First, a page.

which leads to my problems with moffat quite handily! it’s totally empty, but god does it look good, and with such gravitas! i’d take cheese over it any day.
nah i never got why people are still burning candles over firefly. i watched a few eps and ended up totally bored and underwhelmed. i’ve not watched more than a handfull of buffy/angel, so i can’t say anything definitive — and, uh, i never found either of those really gripping, either — but i can definitely see how one would become lazy and overconfident after being held up as god’s gift to writing, comedy, feminism, sf/f, television, and female characters for a decade.
i think buying into your own fame and mythology is the downfall of a lot of writers who get popular during their run, tbh. i definitely agree it’s whats happened with hbo. they used to be very competent and thoughtful, but increasingly their shows follow a weird formula. gritty (male, white) morally grey protagonist, his dumb wife, the (male, white) kid character who wants in on his fortune and power. even when it doesn’t fit that formula narratively, it still shoves really unnecessary and simplistic tropes in under the veneer of grit and depth— its showing you how things REALLY are, man! conveniently, how things REALLY are, man, challenges no one and involves a great deal of violence and nudity that serves no purpose beyond showing you wow, violence and nudity. they’re adult enough to put it on film, but not mature enough to know when is appropriate. apprpriate here doesn’t mean tasteful, it means it serves a fucking purpose beyond reminding the viewer that they’re still watching hbo.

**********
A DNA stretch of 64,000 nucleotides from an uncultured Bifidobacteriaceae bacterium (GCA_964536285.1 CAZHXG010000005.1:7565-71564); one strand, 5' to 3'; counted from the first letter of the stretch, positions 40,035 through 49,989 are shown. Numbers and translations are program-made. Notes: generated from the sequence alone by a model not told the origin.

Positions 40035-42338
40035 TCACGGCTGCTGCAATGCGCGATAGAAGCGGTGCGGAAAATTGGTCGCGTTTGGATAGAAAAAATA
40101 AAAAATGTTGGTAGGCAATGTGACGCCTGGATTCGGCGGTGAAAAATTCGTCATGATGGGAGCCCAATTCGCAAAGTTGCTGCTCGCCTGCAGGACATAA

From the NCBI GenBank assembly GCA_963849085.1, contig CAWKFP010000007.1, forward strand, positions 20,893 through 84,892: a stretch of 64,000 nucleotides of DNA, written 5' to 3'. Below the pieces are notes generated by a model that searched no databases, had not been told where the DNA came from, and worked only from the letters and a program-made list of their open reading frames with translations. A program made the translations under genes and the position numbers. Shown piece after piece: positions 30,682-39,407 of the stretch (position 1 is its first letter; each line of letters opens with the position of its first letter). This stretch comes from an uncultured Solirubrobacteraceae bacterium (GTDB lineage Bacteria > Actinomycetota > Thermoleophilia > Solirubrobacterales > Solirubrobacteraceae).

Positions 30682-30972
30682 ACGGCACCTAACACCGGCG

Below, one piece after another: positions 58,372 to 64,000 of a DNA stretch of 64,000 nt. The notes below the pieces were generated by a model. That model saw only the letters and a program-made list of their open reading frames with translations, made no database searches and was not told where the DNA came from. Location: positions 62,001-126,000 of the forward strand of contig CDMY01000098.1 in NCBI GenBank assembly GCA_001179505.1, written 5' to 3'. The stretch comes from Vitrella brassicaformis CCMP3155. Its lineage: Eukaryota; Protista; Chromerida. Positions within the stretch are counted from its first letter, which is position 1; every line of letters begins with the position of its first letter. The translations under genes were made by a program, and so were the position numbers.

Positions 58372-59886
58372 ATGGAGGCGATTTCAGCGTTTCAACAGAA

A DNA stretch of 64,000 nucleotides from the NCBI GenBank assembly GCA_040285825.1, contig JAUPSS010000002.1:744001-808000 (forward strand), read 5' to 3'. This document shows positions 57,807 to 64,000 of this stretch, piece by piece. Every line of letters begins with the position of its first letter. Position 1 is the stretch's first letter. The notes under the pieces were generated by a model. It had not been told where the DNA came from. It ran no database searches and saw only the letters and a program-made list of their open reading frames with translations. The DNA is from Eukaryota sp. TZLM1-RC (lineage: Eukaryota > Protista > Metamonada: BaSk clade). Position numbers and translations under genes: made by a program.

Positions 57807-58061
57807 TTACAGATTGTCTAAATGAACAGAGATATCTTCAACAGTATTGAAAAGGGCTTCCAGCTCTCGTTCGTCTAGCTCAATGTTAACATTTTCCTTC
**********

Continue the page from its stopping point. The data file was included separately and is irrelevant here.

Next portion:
agree with all of that, including the bit about camp - i think the thing about campiness is it takes a certain amount of heartfelt fun-having and not taking yourself too seriously and being willing to be made fun of, like, you can see what happens when creators try purposely to capitalize on fake camp — it ends up with kind of cutesy diluted weaksauce nerd-fanservice while still attempting to be shiny and Cool. campiness in media is all about knowing you aren’t cool and not really caring, not aspiring to or capitalizing on coolness. nerd-chic is like, the worst thing to happen to science fiction. i’m not saying it sucked when it Became Mainstream - popularity and accessibility aren’t intrinsically bad, but aspirations to social cachet frequently totally sink genre media imo.
(game of thrones is another good example of something that originated as a story that was fucked-up in several not-good ways, overwrought, convoluted, and ridiculous, underwent polishing for cool factor, and emerged totally charmless and calculated. Fantasy’s Not Just For Nerds Anymore! far be it from me to defend the “niche” incarnation of sci-fi nerd culture - creepy, insular, misogynistic, and worshipful of terrible shit as it was and continues to be - but christ, the cool geek-chic bro-nerd target audience for got may be even worse.)